Sunday, February 17, 2013

Children Are Heroes Too

Somehow, it is natural to not only accept a child as a possible hero of a story, but for me at least, to accept a child as the default hero of a story. All kinds of fairy tales and even ordinary fiction have child heroes, even those that might not necessarily be intended for children. Why this is is somewhat puzzling, but easily explainable. In my opinion, so much fiction is intended for children, in which the authors of the fiction or the progenitors of the fairy tales want the audience to sympathize with the protagonist. As a result of this, even tales intended for adults sometimes follow the trend of choosing a child hero, perhaps to invoke a sense of nostalgia, or perhaps just because that's the way fantastical stories have always been. A child protagonist can also be a blank slate: in many regards they can learn lessons and morals throughout the story that no adult could easily survive without already having a grasp on.

That being said, children have varied roles as protagonists in stories. Take "Hansel and Gretel", the most well known of the stories we discussed in class. The children in this story are clearly the heroes, but they fulfill the blank slate role. They make mistakes and allow themselves to be tricked, they are completely fallible and subject to the same desires that any other starving peasant children would be. Though they attempt to use their wits by leaving a trail to find their way home, they make it with breadcrumbs, a mistake that would cause their adventure with the witch. However, the children learn their lesson, and eventually trick the witch to defeat her, and then escape using their newfound cleverness, I suppose. Though exactly what character aspect improved through their experience at the witch's house is questionable, it is clear that they have more initiative than they did at the start of the tale, and the treasures they bring back allow them also to foil the poverty that launched the story. This would be an example of one kind of child protagonist.

Another would be that of "Molly Whuppie", which is a very different type of child protagonist. Molly Whuppie is a child in name only, executing theft and successful plans near infallibly. In fact, this is notable in that her age is hard to pinpoint. There are no clues based on her behavior, and she gets married at the end of the tale. In a lot of ways, Molly Whuppie seems to be a child simply for the purposes of allowing children to sympathize with the story. She executes a plot to force the ogre to kill his own children, to escape, and then returns to steal his belongings and force him to kill his own wife for no reason other than she was promised rewards if she did so. All the while, she shows a remarkable prescience about how many times she will be returning to the ogre's lair, seemingly not showing any emotion in response to the ogre's plight or the fact that she was just chased by an ogre. Molly Whuppie represents in many ways the other type of child protagonist: the one who exists specifically to spoon-feed the tale to children. Her being a child is not relevant to the tale, and at the end, considering she gets married, she must no longer be a child.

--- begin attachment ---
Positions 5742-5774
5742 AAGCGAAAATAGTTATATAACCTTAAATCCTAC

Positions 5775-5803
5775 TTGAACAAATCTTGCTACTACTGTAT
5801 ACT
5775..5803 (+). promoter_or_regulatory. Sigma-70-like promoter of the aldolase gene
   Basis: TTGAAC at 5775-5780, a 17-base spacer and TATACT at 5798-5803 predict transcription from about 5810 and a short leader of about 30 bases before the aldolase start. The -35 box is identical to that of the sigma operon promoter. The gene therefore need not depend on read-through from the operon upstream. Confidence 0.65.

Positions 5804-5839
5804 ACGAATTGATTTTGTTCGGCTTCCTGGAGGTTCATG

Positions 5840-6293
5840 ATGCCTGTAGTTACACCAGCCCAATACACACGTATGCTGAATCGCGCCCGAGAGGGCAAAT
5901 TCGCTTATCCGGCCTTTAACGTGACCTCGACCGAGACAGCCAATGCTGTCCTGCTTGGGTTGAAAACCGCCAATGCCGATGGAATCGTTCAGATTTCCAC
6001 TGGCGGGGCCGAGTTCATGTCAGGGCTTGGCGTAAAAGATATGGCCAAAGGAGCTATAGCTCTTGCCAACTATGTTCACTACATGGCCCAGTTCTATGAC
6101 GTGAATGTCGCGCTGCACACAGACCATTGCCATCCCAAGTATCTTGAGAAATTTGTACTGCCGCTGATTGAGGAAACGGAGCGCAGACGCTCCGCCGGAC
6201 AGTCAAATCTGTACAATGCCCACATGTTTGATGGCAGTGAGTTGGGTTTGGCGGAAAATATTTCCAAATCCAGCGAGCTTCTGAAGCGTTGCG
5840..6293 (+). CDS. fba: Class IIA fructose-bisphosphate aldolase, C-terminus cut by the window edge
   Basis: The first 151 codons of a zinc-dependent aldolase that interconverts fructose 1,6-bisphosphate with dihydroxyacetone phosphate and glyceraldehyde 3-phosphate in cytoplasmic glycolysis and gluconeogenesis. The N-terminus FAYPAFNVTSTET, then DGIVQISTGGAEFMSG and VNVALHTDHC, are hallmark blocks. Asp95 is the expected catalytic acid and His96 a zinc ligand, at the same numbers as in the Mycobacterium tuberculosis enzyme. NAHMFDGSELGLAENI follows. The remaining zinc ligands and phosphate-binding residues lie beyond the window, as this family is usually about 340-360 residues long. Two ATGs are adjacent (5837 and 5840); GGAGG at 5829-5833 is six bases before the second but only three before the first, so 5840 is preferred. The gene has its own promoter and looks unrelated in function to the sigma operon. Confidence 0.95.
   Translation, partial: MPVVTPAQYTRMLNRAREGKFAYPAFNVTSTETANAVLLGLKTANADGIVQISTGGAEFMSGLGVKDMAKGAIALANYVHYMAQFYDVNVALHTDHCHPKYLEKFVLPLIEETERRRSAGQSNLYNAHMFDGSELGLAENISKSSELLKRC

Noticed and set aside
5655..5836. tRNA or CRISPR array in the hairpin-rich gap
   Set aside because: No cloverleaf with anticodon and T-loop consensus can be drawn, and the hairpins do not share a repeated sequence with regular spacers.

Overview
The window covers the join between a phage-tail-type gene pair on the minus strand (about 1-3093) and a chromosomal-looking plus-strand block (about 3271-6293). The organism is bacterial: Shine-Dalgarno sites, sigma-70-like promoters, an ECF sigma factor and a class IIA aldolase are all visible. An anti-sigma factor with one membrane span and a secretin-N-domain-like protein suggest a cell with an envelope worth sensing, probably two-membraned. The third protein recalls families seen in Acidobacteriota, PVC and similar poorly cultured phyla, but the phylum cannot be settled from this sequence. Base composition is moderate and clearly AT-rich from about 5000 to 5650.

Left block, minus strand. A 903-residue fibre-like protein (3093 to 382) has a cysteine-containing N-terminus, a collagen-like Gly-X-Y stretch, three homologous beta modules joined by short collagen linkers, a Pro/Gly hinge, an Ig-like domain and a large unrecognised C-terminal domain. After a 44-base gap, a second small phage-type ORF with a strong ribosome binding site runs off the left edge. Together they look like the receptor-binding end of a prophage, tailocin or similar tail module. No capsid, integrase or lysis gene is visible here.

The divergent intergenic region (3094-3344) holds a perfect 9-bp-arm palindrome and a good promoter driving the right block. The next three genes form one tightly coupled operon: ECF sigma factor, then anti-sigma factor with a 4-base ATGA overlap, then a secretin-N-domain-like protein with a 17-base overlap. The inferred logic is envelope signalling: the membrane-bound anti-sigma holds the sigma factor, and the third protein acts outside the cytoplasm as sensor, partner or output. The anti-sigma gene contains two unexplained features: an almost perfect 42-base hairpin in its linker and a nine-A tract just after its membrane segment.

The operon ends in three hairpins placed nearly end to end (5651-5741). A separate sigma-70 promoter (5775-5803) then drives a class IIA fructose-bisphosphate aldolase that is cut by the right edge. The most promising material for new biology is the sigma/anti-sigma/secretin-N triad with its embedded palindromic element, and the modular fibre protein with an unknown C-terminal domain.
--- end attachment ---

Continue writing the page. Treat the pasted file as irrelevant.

Freud, through Bettelheim, would explain Hansel and Gretel through the idea that the children at the beginning of the story are completely at the mercy of their id. They are walking, talking bundles of primal desires and oral fixations. The development that they eventually experience is a transition, that leads to them embracing the ego and thinking rationally, allowing them to escape the witch and the forest, with this common sense manifested symbolically by the treasures they bring back with them. Molly Whuppie is harder to place, since Bettelheim doesn't describe her directly. Further, it is hard to describe her with Freud's ideas about child psychology, because in so many ways, she is not a child.

Overall, children appear to be the heroes of stories for the purposes of making those stories palatable to children, whether the purpose of making it palatable is to deliver a moral or not. Children can be used to make fundamental character development more believable, or simply to make the hero seem more plucky and brave for the acts they commit, regardless if the acts are any different than those of an adult.

Picture shortly.

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